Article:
Referring now to
In many embodiments, the blade can include one or more openings or spaces 53 which can positioned on one or both of proximal and distal portions 60 and 70. Opening 53 is sized and shaped to convert or translate movement of the proximal portion in one direction (typically longitudinal) into movement of the cutting section 72 in another direction (typically lateral). Also opening 53 serves to convert reciprocal movement of proximal portion 60 into a oscillatory movement of cutting section 72. Further, as discussed below, opening 53 can be configured to direct the movement of the proximal and distal portions when the blade is engaged by the drive source so that that blade is a transverse acting blade 10 a. That is the cutting motion of blade at cutting section 72 is substantially transverse to the motion of proximal portion 60 induced by drive source 20 as is shown in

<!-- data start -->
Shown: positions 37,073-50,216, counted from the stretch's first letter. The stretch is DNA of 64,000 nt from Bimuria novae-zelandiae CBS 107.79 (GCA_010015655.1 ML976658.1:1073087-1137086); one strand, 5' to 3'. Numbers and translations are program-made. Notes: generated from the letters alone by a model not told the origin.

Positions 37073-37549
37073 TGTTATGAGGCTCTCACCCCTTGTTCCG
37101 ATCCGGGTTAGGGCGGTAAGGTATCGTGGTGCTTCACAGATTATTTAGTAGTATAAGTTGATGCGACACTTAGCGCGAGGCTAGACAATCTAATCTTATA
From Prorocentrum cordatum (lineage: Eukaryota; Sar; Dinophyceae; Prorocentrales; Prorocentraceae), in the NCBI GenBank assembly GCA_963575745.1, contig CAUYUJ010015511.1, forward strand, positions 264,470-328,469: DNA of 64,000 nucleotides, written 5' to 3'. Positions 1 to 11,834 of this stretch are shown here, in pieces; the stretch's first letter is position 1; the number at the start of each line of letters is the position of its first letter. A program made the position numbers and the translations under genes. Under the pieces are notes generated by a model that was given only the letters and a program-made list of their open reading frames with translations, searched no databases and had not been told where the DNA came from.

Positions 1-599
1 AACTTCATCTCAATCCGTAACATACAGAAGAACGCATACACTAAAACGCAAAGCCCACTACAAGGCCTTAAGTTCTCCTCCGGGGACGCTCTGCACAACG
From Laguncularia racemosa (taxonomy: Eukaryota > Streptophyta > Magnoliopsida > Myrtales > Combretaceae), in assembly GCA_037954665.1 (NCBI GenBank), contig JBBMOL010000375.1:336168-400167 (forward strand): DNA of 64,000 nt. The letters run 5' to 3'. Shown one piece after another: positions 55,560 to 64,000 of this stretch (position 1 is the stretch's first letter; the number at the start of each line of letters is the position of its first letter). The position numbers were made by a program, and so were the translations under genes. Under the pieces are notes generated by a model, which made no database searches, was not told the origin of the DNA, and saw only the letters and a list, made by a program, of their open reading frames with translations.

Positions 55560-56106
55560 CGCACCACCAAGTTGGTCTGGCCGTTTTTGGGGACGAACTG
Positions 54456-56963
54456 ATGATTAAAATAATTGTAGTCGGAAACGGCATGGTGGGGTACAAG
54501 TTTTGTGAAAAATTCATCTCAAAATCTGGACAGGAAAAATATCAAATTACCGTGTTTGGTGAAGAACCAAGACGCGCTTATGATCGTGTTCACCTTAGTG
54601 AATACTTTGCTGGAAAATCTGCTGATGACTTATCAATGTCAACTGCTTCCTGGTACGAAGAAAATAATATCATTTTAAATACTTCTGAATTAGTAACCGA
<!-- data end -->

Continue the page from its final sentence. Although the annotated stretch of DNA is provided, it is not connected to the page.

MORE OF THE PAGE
One or more openings 53 can also be configured for debris collection, aspiration or irrigation, or access of a viewing device. In alternative embodiments, additional openings can be used for debris collection and/or irrigation, aspiration or access of a viewing device (e.g., a fiber optic view device) In such embodiments, the opening can comprise a channel running along all or a portion of the blade. Typically, such channels will run along a longitudinal axis of the blade, but they can also be laterally or otherwise oriented. In one embodiment one opening can be used for aspiration, one for irrigation and another for a viewing device. The openings can be configured to allow for continuous or near continuous aspiration/irrigation or viewing with the viewing device. In use, this allows the surgeon to continue with cutting procedure without the need to stop for one or more of aspiration, irrigation or viewing of the tissue site since he can be continuously be performing these operations during the cutting procedure.